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Effects of Anthropometrics and Body Size Changes on the Development of Personal Protective Equipment (PPE) Sizing Systems in the US Army

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Conference Paper

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U.S. Army Natick Soldier Research, Development and Engineering Center Natick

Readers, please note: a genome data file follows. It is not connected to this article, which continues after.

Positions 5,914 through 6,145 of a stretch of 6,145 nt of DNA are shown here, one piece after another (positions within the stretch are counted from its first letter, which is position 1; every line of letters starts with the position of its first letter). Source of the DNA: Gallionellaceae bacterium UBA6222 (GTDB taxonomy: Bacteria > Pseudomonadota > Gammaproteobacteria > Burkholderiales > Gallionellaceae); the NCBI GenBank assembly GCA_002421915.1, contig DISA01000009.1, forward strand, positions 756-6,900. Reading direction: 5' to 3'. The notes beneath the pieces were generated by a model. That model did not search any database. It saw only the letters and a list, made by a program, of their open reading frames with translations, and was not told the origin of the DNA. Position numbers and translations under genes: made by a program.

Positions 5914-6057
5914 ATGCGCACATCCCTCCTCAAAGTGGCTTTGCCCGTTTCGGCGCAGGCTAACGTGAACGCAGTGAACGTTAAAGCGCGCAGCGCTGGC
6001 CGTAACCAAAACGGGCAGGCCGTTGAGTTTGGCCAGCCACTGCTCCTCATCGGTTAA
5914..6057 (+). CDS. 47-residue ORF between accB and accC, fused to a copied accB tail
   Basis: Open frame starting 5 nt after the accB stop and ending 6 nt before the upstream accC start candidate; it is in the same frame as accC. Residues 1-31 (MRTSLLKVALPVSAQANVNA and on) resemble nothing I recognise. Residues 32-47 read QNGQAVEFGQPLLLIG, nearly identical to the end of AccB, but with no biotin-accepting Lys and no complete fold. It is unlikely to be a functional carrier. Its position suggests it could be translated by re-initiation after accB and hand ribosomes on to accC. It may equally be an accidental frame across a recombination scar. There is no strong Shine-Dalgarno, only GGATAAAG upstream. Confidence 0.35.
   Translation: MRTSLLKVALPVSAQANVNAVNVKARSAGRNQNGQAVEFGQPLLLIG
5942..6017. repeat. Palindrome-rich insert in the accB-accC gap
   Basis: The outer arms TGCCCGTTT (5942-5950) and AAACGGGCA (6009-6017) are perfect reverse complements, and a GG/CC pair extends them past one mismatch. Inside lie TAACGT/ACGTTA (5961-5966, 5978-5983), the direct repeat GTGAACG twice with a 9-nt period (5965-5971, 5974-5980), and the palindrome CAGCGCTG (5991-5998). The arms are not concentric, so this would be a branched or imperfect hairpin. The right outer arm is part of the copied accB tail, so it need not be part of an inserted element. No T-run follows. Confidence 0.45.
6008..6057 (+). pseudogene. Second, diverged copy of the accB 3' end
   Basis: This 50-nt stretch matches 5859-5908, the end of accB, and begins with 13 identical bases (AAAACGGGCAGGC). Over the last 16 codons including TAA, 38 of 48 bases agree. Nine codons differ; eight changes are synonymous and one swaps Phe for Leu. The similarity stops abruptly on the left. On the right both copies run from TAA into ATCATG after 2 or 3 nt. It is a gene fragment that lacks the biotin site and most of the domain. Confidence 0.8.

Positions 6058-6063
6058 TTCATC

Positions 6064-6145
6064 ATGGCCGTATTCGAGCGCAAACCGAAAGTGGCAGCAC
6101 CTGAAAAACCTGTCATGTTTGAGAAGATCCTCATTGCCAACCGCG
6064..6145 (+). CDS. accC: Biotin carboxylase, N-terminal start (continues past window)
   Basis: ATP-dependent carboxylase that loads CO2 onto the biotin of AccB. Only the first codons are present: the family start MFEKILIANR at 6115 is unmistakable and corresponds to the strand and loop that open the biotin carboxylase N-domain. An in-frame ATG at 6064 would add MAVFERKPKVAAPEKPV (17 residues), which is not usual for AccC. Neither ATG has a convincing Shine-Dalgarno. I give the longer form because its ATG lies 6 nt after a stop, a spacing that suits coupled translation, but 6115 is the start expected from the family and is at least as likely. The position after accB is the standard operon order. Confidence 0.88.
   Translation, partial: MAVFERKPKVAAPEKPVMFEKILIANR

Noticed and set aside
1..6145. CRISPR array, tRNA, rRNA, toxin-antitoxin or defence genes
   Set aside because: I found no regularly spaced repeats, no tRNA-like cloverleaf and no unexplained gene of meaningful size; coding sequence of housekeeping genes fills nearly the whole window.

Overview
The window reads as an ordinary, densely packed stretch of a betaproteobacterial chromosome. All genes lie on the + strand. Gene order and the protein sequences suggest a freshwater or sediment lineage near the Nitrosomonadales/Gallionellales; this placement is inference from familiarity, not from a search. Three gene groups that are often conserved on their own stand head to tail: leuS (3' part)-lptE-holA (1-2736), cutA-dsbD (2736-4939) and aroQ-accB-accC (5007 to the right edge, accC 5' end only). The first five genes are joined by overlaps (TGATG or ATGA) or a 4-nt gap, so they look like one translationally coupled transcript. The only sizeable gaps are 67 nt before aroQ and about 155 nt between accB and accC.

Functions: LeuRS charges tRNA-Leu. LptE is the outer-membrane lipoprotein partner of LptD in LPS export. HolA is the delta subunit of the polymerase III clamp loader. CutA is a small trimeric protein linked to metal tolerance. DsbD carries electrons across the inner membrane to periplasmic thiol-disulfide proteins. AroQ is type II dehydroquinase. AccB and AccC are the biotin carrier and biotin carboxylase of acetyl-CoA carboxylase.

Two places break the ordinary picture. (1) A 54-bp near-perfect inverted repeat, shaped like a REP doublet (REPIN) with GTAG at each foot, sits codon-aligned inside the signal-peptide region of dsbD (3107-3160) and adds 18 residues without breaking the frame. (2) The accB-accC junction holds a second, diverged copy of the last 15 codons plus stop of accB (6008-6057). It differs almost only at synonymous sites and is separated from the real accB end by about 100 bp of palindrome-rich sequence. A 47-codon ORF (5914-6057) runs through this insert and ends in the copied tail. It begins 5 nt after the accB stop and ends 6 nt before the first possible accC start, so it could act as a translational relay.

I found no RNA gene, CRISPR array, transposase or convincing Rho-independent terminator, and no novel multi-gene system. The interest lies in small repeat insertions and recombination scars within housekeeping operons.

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Understanding body size and shape information of military personnel is critical for the design and development of clothing and individual equipment, and especially personal protective equipment. Recently, the U.S. Army performed an Army wide anthropometric survey of the current U.S. Army population. The previous data set was collected in 1988. When the body dimensions from the ANSUR 1988 and ANSUR II 2012 datasets were compared, there were clear increases in weight and circumferences since1988 for both males and females, but no meaningful increases in heights. These increases in weight and circumferences have a significant impact on the development of sizing systems. The impact of these changes are as theoretically demonstrated here that legacy size charts, based on the ANSUR 1988 data, would not accommodate the current U.S. Army population. Based on previous sizing system methodologies, a customized process was developed focusing on the unique requirements of the military acquisition lifecycle and the requirements for PPE. This methodology was made up of three steps 1 investigate the design problems related to design concept and function of the item along with the interrelationship among the population anthropometrics, the fit of the item, and the target accommodation rate 2 develop a prototype and perform iterative testing, where each size of the prototype is developed and modified as the sizing system is completed and 3 produce final products related to sizing systems, including prototypes in all sizes that accommodate the target population, the sizing chart for the item, and the size tariff for the production of the item. This optimization process should result in high accommodation rates for a combined male and female population, with a reduced number of sizes.

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